With the exception of a few changes of nomenclature, the overall recipe for a Dialogueflow ‘agent’[4] is very similar to that of Alexa: an ‘end-user’ makes an ‘expression’ (utterance), which maps to an ‘intent’, which may or may not have ‘parameters’ (slots) of given ‘entity (slot) types’.  Here I’ve put the nomenclature used by Alexa in brackets after each differently named term – I again direct interested readers to my previous blog post, or simply to the Dialogueflow documentation, which is easy to follow (at least as far as fulfilment – see below).

There were a few things I particularly liked about working with Dialogueflow as opposed to Alex. For one thing, the quickstarts were laid out in logical order and were for the most part easily intelligible. I also like the additional distinct ‘follow-up intent’, which allows the designer to allow certain intents to only be accessed after a preceding intent has already been triggered, making it much easier to organize intents without them overlapping. I also appreciate Dialogueflow’s straightforward interface for remembering parameters that the user has provided, which was challenging to achieve in Alexa.


The main difference – and for me the biggest challenge of Dialogueflow – appears at the point at which we need to interact with an external information source (in this case the Meteomatics API). In the case of Alexa, all we needed to do was write Python code in the Code tab of the Alexa Developer Console. In Dialogueflow, things are slightly more complicated. Instead of calling the API directly, we have to do so via a ‘webhook’.

“What’s a webhook?” I hear you cry. Good question. As I understand it, a webhook is essentially an application left listening at a given URL. It is hence contactable through the internet, and acts as a middle-man between the user (Dialogueflow) and a third-party (in our case the Meteomatics API). Why you’d want to do this is anyone’s guess, but it’s the Dialogueflow way of accessing an external API, and who am I to question the essential wisdom of Google…

Luckily for you webplebs, I’ve included some sample code of how I made a webhook in Python to retrieve weather data from the Meteomatics API. I’ve limited it to this trivial example as you’ll undoubtedly want to play around making your own, but contact me for more examples, or check the Meteomatics GitHub, where I’ll be uploading some soon.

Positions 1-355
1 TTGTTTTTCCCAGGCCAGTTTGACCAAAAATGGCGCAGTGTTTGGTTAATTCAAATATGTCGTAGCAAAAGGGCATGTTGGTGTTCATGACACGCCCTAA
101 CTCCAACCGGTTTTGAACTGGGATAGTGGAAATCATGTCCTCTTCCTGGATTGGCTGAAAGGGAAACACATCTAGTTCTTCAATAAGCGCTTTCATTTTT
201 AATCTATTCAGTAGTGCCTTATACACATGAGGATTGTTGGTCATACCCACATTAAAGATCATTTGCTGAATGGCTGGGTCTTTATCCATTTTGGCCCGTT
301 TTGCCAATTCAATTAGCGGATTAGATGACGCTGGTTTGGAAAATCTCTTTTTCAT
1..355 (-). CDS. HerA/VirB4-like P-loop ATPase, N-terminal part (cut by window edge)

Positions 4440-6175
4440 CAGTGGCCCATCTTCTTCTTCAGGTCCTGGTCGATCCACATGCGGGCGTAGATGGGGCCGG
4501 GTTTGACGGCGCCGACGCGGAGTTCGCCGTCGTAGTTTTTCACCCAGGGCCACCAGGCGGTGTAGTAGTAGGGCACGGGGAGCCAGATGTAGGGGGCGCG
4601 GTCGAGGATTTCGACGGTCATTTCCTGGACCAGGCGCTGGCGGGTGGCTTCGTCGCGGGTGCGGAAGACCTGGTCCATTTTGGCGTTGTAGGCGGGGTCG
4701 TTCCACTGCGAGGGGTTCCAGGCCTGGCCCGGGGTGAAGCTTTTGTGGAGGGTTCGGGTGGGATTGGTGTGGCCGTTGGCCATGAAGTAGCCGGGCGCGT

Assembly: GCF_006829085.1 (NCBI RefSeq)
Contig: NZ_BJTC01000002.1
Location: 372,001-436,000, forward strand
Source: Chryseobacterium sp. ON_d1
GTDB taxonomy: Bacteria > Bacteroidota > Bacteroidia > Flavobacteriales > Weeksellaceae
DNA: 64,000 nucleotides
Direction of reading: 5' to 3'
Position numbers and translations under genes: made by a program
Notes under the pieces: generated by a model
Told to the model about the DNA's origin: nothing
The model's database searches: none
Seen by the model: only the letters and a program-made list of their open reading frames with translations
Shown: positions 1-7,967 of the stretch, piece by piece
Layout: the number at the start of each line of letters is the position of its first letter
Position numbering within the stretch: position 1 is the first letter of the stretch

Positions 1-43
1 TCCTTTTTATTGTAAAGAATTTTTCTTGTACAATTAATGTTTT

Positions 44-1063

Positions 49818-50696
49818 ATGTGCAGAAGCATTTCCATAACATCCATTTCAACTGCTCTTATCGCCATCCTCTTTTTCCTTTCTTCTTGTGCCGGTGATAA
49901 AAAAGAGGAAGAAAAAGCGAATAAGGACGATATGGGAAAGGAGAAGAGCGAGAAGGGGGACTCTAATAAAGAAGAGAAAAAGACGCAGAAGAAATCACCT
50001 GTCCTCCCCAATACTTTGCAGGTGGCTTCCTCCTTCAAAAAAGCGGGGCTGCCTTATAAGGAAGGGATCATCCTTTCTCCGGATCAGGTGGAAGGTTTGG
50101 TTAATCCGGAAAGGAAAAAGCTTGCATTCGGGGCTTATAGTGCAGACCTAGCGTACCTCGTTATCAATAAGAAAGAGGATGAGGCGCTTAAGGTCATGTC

from flask import Flask
from markupsafe import escape
import meteomatics.api as api
import datetime as dt

username = 'XXXXXXX'
password = 'XXXXXXX'
app = Flask(__name__)

@app.route("/api-call/variable:<variable>", methods=["POST"])
def api_call(variable):
    lookup = {
        'temperature': 't_2m:C'
    var = lookup[variable]
    df = api.query_time_series([(47.43, 9.4)], - dt.timedelta(hours=24),,
                               dt.timedelta(hours=1), [var], username, password)
    t = df['t_2m:C'].iloc[-1]
    return f"It's {t} degrees Celsius"

I wrote this after following the quickstart in the documentation for flask (the Python package used for creating web apps). I’d recommend having a read of this, since there is a bit more to running a webhook successfully than just writing the Python script; specifically, you have to run the app from a terminal.

Terminal running Flask app

Once we’ve configured the webhook to fetch API data and process it according to our request, all we need to do is click to toggle Webhook to ‘Enabled’ in the Fulfilment tab of our Dialogueflow Agent and point it at the URL of the webhook we created. For the purposes of experimenting, I’ve been running my flask app on the LocalHost of my computer – meaning it is invisible to computers outside my network.

Webhook Enabled

So that’s more or less all there is to it! The two things I didn’t cover in today’s post are the hosting of the webhook on a publicly visible server and the integration of the completed app into a third party tool. Keep your eyes peeled for these developments, which may be discussed in upcoming blog posts. In the meantime, have fun playing with Dialogueflow, and feel free to contact me on [email protected] to ask any questions or share any successes you have with the tool.

Happy interfacing!

[1] Algorithms which allow a computer to learn right- and wrong answers without being explicitly programmed

[2] Although this video series does a very good job of explaining the fundamentals

[3] The Gutenberg Project – a free corpus often employed in beginner NLP machine learning tasks – contains about 60, 000 books

[4] So named because Dialogueflow wants you to think of each service you build as akin to a call-center agent: “You train them both to handle expected conversation scenarios, and your training does not need to be overly explicit”